I would like to put a question to the tea community. We all know that tea is becoming very popular, which is a good thing. Here is an article titled Why Tea is the New Coffee. I’d like you to read this article, which is very representative of what is happening throughout the U.S. in terms of the growing popularity of tea. My question to you is; is this really tea, or is it flavoring? What are people really drinking here? I know that the U.S. has a major sweet tooth and retailers feel they need to meet that national craving. I also know that C. sinensis is the base for these flavored teas (some of the time, the rest are herbal tisanes), but what is the quality of these teas and what are people actually tasting? Do they get to really enjoy the taste of real tea and do they get enough to provide them with true health benefits which may be one of the main reasons they have started drinking it?
Or, is the trend toward tea drinking simply an economic decision?
Despite the fact that we are seeing a wonderful trend toward increased popularity and consumption of tea, I am concerned that in this country we will just turn it into more of the same. To me it looks like the rise of consumption of hot tea is looking more and more like an attempt to recreate bottled tea into a hot beverage.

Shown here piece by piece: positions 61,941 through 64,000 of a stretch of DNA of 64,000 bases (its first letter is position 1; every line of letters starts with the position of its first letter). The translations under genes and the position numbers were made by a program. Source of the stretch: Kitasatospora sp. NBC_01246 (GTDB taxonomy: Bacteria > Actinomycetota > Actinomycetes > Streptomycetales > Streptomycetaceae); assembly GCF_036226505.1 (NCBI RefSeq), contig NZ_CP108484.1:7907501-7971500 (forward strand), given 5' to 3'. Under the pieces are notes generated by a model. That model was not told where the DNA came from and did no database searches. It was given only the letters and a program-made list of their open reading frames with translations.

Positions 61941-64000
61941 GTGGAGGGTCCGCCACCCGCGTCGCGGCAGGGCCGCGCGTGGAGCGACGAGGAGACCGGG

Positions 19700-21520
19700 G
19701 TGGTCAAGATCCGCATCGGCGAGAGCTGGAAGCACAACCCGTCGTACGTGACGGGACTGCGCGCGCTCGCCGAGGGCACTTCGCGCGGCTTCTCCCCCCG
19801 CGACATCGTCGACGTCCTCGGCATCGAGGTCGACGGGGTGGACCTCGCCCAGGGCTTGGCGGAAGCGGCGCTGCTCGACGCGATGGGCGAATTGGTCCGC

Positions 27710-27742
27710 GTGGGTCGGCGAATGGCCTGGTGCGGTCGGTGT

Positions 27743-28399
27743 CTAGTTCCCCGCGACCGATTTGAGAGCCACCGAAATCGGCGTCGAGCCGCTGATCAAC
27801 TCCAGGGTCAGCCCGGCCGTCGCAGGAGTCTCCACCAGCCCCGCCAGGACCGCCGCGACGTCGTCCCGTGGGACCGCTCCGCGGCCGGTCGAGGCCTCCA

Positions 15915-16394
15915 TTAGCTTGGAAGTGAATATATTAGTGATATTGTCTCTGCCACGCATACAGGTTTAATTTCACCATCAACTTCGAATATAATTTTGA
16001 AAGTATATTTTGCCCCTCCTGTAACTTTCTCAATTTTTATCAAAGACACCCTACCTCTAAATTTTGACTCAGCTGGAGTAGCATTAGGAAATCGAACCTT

I believe that, in this country at least, we have buried our ability to taste and enjoy the subtle natural flavors of our foods and beverages. There are so many lovely nuanced flavors in our foods that few of us give ourselves a chance to taste any more. Processed foods come pre-flavored and heavily salted, which we have become so used to that even when presented with unadulterated food choices, we smother them with sweeteners or other flavorings that hide the natural flavors. Even quality black teas, which have a natural sweetness, historically have always been masked by milk and sugar or lemon.
Please let me hear from you about this issue. I am very interested in what you think about this trend.
First published on the blog on January 17, 2007 as Is Tea the New Coffee? Almost eight years later . . . the answer is yes.